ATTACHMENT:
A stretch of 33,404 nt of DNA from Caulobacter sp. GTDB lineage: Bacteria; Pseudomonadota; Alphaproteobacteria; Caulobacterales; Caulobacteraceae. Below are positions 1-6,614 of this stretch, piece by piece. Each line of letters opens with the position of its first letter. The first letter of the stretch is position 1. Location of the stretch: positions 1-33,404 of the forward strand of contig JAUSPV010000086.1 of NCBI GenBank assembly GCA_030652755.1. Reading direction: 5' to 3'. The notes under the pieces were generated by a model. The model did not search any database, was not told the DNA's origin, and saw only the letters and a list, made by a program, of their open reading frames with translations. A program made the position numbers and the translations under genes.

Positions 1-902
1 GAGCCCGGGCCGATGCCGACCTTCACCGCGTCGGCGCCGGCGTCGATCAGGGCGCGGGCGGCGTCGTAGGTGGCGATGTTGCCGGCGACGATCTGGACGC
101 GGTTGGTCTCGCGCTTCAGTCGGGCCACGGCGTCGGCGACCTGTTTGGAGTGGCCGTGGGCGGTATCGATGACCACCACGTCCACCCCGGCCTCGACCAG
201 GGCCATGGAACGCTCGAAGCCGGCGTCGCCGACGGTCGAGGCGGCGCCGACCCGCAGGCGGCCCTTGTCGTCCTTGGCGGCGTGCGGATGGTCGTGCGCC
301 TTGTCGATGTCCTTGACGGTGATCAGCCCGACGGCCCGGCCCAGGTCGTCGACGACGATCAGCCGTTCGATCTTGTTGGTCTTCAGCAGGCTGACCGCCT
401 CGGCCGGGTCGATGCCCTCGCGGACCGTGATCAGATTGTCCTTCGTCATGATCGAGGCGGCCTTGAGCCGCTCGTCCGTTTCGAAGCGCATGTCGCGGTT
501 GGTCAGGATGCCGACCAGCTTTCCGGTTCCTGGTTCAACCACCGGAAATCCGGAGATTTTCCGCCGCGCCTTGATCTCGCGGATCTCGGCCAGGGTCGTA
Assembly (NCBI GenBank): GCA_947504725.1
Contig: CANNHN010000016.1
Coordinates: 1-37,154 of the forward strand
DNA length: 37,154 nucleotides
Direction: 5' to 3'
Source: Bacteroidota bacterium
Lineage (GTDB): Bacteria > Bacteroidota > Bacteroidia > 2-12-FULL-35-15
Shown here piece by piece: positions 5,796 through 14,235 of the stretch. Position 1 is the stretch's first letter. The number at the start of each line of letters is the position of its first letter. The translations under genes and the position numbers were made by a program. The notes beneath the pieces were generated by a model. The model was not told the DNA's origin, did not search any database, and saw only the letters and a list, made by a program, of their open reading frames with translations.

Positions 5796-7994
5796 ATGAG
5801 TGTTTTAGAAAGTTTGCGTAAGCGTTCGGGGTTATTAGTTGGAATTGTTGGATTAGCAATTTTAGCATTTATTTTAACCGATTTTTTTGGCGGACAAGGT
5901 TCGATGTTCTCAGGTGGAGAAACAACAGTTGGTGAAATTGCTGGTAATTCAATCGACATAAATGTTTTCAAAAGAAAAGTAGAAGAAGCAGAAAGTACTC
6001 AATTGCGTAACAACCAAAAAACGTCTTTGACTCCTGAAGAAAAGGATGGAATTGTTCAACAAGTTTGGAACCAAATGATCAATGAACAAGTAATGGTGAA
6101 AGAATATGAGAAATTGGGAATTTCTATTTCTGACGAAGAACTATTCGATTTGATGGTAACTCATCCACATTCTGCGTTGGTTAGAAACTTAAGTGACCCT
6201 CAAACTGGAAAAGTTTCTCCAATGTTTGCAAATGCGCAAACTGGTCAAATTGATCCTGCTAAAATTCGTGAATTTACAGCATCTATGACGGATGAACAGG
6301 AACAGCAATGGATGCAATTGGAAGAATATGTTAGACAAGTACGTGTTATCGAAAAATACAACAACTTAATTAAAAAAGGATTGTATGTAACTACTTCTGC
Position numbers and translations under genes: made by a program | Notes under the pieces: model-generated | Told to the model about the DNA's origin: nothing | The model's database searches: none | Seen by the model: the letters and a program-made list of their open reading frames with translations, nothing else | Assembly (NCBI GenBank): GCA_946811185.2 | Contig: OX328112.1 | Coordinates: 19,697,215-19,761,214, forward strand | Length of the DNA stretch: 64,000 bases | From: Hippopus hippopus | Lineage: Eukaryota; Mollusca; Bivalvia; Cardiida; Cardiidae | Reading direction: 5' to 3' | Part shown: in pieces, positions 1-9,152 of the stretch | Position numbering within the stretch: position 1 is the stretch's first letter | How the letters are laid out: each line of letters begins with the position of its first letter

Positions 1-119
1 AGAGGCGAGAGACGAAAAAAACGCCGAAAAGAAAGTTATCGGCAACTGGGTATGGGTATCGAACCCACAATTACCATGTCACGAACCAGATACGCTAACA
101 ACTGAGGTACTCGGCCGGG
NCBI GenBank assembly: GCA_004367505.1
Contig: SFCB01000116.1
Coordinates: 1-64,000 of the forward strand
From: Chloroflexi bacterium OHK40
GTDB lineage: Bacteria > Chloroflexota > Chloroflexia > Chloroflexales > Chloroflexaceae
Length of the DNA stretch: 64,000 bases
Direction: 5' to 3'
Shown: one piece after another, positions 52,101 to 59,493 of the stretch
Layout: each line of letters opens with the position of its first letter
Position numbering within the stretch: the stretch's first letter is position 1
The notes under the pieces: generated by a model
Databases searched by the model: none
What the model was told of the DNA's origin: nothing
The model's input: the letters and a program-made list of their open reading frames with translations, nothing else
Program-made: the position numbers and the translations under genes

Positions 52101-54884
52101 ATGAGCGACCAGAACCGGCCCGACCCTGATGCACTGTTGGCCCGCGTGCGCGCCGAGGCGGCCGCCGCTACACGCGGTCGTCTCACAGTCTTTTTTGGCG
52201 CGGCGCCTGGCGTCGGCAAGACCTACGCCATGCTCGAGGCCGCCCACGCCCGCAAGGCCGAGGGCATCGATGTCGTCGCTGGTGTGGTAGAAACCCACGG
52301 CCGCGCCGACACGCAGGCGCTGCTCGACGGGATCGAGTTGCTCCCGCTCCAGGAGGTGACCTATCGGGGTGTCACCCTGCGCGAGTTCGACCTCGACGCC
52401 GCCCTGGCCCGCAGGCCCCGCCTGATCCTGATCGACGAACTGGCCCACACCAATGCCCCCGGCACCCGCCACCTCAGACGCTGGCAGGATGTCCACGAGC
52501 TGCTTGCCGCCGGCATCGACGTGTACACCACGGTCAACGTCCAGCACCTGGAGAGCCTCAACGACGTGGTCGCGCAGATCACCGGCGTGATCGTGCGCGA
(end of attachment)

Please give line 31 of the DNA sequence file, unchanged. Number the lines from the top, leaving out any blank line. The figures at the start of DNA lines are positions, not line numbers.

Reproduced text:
Coordinates: 1-64,000 of the forward strand